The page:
Learn Basic Arabic Words for Getting Help

Learn Basic Arabic Words for Getting Help

Many of you are probably familiar with American aerospace engineer Edward A Murphy’s Law (simply known as “Murphy’s Law”) that states, “Anything that can go wrong will go wrong”. Mr. Murphy may seem like a pessimist, but perhaps it was his way of trying to follow the old Boy Scout motto to “Be prepared”. As Elvis Costello once famously sang, “Accidents will happen”, and whether staying at home or traveling abroad in one of the Arabic speaking countries, being prepared for anything that may go wrong is just sage advice. So, with that in mind, here are several phrases in Arabic that you can use in case you run into any emergency while living and working or traveling in the Arab world.



Help! Please, I need help! Help me, please!
أرجوك, أحتاج الى مساعدة! ساعدني أرجوك

Arjook ahtaaj ’ilaa musaa‘da! Saa‘idni arjook!


Help me! I was just robbed by a thief. I need the police!
ساعدني! لقد قام بسرقتي لص. أحتاج الى الشرطة
Saa‘idni! Laqad qaama bisariqati liss. Ahtaaj ’ilaa ashurta!


Help, please! I lost my money, passport, and personal items. Could you help me get to the nearest police station?
المساعدة أرجوك! أضعت مالي, جواز السفر, وأغراضي الشخصية. ممكن أن تساعدني لأصل الى أقرب مخفر للشرطة؟
Almusaa‘da arjook! Adha‘tu maali, jawaaz assafar, wa aghraadi ashakhsiya. Mumkin an tusaa‘idni li’asil ’ilaa aqrab makhfar lishurta?


Help, please. I’ve fallen and I can’t get up
المساعدة أرجوك! سقطت وأحتاج الى مساعدتك لأنهض
Almusaa‘da arjook! Saqattu wa ahtaaju ’ilaa musaa‘datik li’anhad


Help me, please! I’m in pain and need to see a doctor right away
ساعدني أرجوك! أنا متألم وأحتاج الى طبيب حالاً
Saa‘idni arjook! Anaa muta’alim wa ahtaaj ’ilaa tabeeb haalan


Could you please take me to the nearest hospital?
من فضلك ممكن أن تأخذني الى أقرب مستشفى؟
Min fadhlika mumkin an t’akhuthani ’illa aqrab mustashfa?


I need to go to the nearest pharmacy to buy medication
أحتاج الى الوصول الى أقرب صيدلية لأشتري الدواء
Ahtaaj ’ilaa al wusool ’ilaa aqrab saydaliyah li’ashtari addawaa’


Could you please direct me back to the downtown city area?
ساعدني, لقد أضعت خريطتي. ممكن من فضلك أن ترشدني الى منطقة وسط المدينة؟
Mumkin laqad adha’t khareetati mumkin min fadhlika an turshidni ’ilaa mantiqah wasat almadeena?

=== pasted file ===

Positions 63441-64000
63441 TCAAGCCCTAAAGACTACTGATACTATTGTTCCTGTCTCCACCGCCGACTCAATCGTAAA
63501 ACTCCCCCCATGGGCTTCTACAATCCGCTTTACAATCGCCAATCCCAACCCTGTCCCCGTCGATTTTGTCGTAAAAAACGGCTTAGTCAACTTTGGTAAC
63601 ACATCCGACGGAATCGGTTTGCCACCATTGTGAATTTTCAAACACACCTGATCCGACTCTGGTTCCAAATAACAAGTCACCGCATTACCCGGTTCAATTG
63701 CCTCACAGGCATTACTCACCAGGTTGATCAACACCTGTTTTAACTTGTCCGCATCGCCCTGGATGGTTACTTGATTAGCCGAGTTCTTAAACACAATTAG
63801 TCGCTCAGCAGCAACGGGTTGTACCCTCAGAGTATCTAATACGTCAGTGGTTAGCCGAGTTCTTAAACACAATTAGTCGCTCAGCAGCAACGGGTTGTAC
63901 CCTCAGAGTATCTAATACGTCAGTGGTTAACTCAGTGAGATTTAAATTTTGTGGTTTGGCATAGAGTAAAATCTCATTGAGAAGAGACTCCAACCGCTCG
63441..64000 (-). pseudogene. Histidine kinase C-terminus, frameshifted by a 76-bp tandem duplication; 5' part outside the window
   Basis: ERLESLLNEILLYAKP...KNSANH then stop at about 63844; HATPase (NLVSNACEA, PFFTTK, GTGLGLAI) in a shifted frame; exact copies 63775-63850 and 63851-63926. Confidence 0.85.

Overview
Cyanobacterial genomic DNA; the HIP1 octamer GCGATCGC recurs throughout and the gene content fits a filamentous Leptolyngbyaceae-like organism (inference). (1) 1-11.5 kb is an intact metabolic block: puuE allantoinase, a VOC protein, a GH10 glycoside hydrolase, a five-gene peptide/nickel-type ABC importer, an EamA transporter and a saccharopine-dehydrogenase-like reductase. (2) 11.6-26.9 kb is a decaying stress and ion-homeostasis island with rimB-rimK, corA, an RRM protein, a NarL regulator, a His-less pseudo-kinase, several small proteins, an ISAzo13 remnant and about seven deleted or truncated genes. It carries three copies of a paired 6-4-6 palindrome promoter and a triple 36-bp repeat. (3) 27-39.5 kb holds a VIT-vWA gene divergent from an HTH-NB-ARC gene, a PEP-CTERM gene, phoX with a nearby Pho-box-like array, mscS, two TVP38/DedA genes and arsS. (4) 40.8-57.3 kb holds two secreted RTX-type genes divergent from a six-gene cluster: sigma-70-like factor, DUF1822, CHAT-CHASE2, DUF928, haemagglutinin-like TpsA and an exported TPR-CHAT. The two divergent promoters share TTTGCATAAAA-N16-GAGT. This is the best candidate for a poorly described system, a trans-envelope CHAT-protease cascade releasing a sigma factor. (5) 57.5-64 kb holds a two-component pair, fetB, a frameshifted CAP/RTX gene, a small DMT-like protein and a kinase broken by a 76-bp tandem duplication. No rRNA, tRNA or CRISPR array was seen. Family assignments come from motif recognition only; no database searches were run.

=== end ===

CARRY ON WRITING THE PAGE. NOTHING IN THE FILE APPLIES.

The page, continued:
Could you please help me find a good lawyer?
ممكن من فضلك أن تساعدني لأجد محامي جيد؟
Mumkin min fadhlika an tusaa‘idni li’ajid muhaami jayid?



Additionally, it is important to note that if you do face an emergency while traveling abroad, not all emergency service numbers are the same in every Arabic speaking country; however, you can be prepared by downloading a list of emergency numbers for every country here.

Of course, Kaleela hopes that all of your travels are safe and memorable, but practicing these phrases can help in nearly any situation you may run across while visiting the Middle East.

If you would like to be even more prepared to speak Arabic in any situation and learn more about the Arab culture, please visit us at kaleela.com for more information. While you’re there, why not download our Arabic language learning app, one of the best Arabic language learning apps out there today for helping you learn Arabic language skills for everyday life.

Gary Greer

Gary Greer was born and raised in the United States.  After an eight year stint in the U.S. Army in 1992, he attended Delaware State University to pursue his B.A. in English Communications to become a writer. Since then he has traveled the globe, living in the Europe and the Middle East, working for such prestigious organizations as the U.S. Army, NAPA Auto Parts, and AMIDEAST, and other well-known organizations, as well.  Gary came to Jordan in 2005, bringing with him a wealth of experience in the fields of Business and Education, and has since implemented and taught specialized English and Business training courses in the Business, Hospitality, Medical and Legal sectors throughout Jordan for TE Data, The Nuqul Group, The Ministry of Justice, The Ministry of Information and Communication Technology, UNRWA, and the Mövenpick and Kempinski Hotels, among others. Along with teaching, he has also pursued his dream of becoming a writer and has written and done the voice-over narration of two travel documentaries about Jordan for Seven Stars television worked as an editor for Family Flavours magazine and acted in television advertisements for USAID. He now works as a content writer for Kaleela.com.

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